How to make your business card a smart card

A post by Frank Eliason on business cards got me thinking a lot about the value of such bits of paper.

And they are bits of paper, aren’t they? Name, title, company, logo, address, phone, email, etc, printed on rectangular bits of stiff paper. The format hasn’t really changed in years.

Yet it’s a format we’re accustomed to in that aspect of social intercourse when we meet someone, typically in a business setting and exchange printed cards with our contact information.

But in this day and age, it’s a highly inefficient way of providing someone with a means to connect with you as it requires that someone to take that bit of paper and process it before he or she can get value from the information it contains.

But hang on a minute, there is a way to make that bit of paper provide the receiver of your card with some real value. And it’s very easy to do.

Let’s just accept one reality that printed business cards will be with us for some time and will continue to be the primary means of exchanging contact information for a majority of business people.

That doesn’t mean the cards have to stay as dumb as they are. Instead, let’s make them smart by adding content that can easily be captured digitally and made readily useable, and in a way that’s easy and very low cost.

No, I’m not talking about scanning business cards: that typically requires hardware (a scanning device) and then software to interpret the scanned image to make it usable and searchable.

I’m talking about adding something to your card that you can use with the camera on your mobile phone and which enables you to get far better value from the information it yields.

I’m talking about mobile barcodes.

The image you see at the top of this page shows three mobile barcodes that appear on my business card.

Here’s what the card looks like (click on the image to see the card more clearly).

Each of the barcodes contains the same information – a link to my website (nevillehobson.com) – that you capture by pointing your mobile phone camera at one of the barcodes and interpreting the coded image via freely-available applications such as i-Nigma for mobile phones like my Nokia N95 8GB (to scan the lower two black-and-white codes you see) and Microsoft Tag reader for a wide range of mobile devices including the iPhone (to scan the top coloured code).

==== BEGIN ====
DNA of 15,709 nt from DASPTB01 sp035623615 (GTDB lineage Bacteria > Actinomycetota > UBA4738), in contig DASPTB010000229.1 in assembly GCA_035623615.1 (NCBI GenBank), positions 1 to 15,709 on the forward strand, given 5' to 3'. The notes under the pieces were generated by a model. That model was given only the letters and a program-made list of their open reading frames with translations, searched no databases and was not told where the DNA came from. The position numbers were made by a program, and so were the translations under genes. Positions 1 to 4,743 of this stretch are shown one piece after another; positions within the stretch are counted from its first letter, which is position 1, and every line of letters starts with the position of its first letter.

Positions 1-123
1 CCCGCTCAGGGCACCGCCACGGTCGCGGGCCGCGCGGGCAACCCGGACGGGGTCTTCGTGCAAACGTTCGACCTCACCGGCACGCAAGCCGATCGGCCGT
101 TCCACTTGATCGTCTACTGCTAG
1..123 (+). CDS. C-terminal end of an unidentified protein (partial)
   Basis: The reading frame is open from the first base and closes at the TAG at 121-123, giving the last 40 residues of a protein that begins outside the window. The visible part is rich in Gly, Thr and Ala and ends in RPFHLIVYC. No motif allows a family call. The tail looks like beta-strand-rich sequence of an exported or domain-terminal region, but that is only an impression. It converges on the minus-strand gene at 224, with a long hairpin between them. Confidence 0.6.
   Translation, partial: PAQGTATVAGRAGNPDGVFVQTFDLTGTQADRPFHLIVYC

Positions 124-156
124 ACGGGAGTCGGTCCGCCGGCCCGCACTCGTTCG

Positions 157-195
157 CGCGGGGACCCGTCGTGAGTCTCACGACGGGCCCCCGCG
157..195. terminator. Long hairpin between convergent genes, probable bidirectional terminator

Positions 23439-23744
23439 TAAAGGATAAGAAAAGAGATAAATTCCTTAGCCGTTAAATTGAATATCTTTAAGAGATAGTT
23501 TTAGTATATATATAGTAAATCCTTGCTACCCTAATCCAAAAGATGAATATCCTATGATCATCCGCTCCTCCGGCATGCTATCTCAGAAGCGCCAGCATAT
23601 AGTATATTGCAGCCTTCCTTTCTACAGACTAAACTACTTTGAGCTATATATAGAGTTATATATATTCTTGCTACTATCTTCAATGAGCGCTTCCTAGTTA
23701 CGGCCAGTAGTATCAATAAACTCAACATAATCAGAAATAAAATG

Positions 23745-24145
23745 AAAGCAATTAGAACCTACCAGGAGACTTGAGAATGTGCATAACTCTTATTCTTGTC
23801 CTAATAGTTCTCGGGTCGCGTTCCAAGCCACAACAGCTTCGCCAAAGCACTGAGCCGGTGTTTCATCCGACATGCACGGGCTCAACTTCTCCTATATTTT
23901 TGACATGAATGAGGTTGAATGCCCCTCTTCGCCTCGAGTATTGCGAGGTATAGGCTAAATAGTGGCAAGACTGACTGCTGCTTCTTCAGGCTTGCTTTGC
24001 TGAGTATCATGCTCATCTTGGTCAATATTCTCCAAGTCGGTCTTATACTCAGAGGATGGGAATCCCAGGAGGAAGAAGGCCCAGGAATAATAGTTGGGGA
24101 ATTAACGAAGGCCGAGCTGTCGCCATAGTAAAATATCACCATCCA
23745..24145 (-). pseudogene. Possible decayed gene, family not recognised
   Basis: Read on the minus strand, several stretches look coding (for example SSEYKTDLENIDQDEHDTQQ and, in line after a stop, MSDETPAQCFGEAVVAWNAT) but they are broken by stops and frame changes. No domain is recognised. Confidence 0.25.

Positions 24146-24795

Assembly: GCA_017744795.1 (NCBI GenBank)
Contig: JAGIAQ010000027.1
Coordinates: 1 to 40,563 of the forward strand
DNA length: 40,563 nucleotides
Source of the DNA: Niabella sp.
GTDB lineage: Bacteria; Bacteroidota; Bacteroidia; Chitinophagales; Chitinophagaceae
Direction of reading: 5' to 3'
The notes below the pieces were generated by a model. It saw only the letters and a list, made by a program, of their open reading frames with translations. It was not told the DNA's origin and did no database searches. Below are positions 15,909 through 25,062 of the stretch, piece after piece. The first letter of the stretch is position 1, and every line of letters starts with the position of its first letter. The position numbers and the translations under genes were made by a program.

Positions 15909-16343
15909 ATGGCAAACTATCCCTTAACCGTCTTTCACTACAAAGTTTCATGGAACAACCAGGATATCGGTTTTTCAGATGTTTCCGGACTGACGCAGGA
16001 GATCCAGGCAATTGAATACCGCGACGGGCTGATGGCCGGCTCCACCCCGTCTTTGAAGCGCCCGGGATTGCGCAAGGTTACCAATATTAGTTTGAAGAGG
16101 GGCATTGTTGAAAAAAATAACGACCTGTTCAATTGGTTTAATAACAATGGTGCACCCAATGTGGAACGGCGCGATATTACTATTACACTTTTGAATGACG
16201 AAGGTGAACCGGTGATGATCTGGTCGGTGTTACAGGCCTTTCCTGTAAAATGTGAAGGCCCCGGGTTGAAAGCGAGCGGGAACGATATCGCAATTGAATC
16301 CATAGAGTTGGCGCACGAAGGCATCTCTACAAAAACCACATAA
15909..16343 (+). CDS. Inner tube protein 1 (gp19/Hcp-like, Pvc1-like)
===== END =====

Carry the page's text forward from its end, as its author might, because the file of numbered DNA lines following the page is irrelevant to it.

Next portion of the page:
Once the software on your phone recognizes the data in the code, it presents you with a link you can click on to launch your phone’s browser, connect to the net and come to my website. You can save the link as a bookmark, email it to someone and generally make far more effective use of the data than that on a bit of printed paper.

You could then dispose of the printed card (recycling recommended).

What I’ve done is a very simple use. I could have made the link even more valuable. A vCard, perhaps, that you could download. Maybe a video. A Google Maps link. Some other useful content that you might find valuable.

You can try the barcodes right now – if you have an app like i-Nigma on your phone, or Microsoft Tag, try one of the codes here with your phone’s camera. I bet it will work for you.

3barcodes

Creating the barcodes couldn’t be easier, either at the Microsoft Tag website or a variety of places for the other two (I use the Nokia Mobile Codes site). And I printed the cards myself using Avery card stock on the HP OfficeJet Pro 8500 Wireless printer that I’m trialling.

You might be wondering what’s with three different barcodes. This Wikipedia entry will tell you a bit about the development of all mobile barcodes including the two black-and-white ones I’ve used known as QR and Datamatrix, and there’s separate information about the newer Microsoft Tag in colour.

And wait until you see what Nokia’s experimenting with in Nokia Point and Find. And, take a look at something interesting that RadarDDB is doing with mobile barcodes with their social media brandscape (ask Matthew Yeomans to explain it).

So barcodes on business cards really are a very simple implementation of something with huge business possibilities.

I was at the IABC World Conference in San Francisco last week, and exchanged business cards with quite a few people. My barcodes prompted a lot of discussion (one of the great benefits right now that guarantee your cards some attention) and I’m sure others will now be experimenting just as I am.

I did encounter one person who was really up-to-date with electronic business cards. That was Jason Falls who had Bump on his iPhone. So I got that free app, too, and after a bit of a nudge with our iPhones, we’d exchanged contacts.

Didn’t see many other iPhones, though, mainly lots of Blackberries.

Meanwhile, I’m deciding what to do with the 26 printed business cards I collected from my exchanges that don’t have any barcodes. Suggestions welcome.

(Hat tip to Pete Blackshaw for his tweet about Frank Eliason’s post.)

  • [Update November 25, 2012:] While QR codes on business cards have still to make a major impact, there’s another technology that offers very interesting possibilities – NFC or near-field communication. I’ve written about some experimentation with this, focusing on what innovative business-card printer MOO is doing with NFC buisness cards in Could NFC make the business card really useful?

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Neville Hobson

Social Strategist, Communicator, Writer, and Podcaster with a curiosity for tech and how people use it. Believer in an Internet for everyone. Early adopter (and leaver) and experimenter with social media. Occasional test pilot of shiny new objects. Avid tea drinker.

  1. Roningirl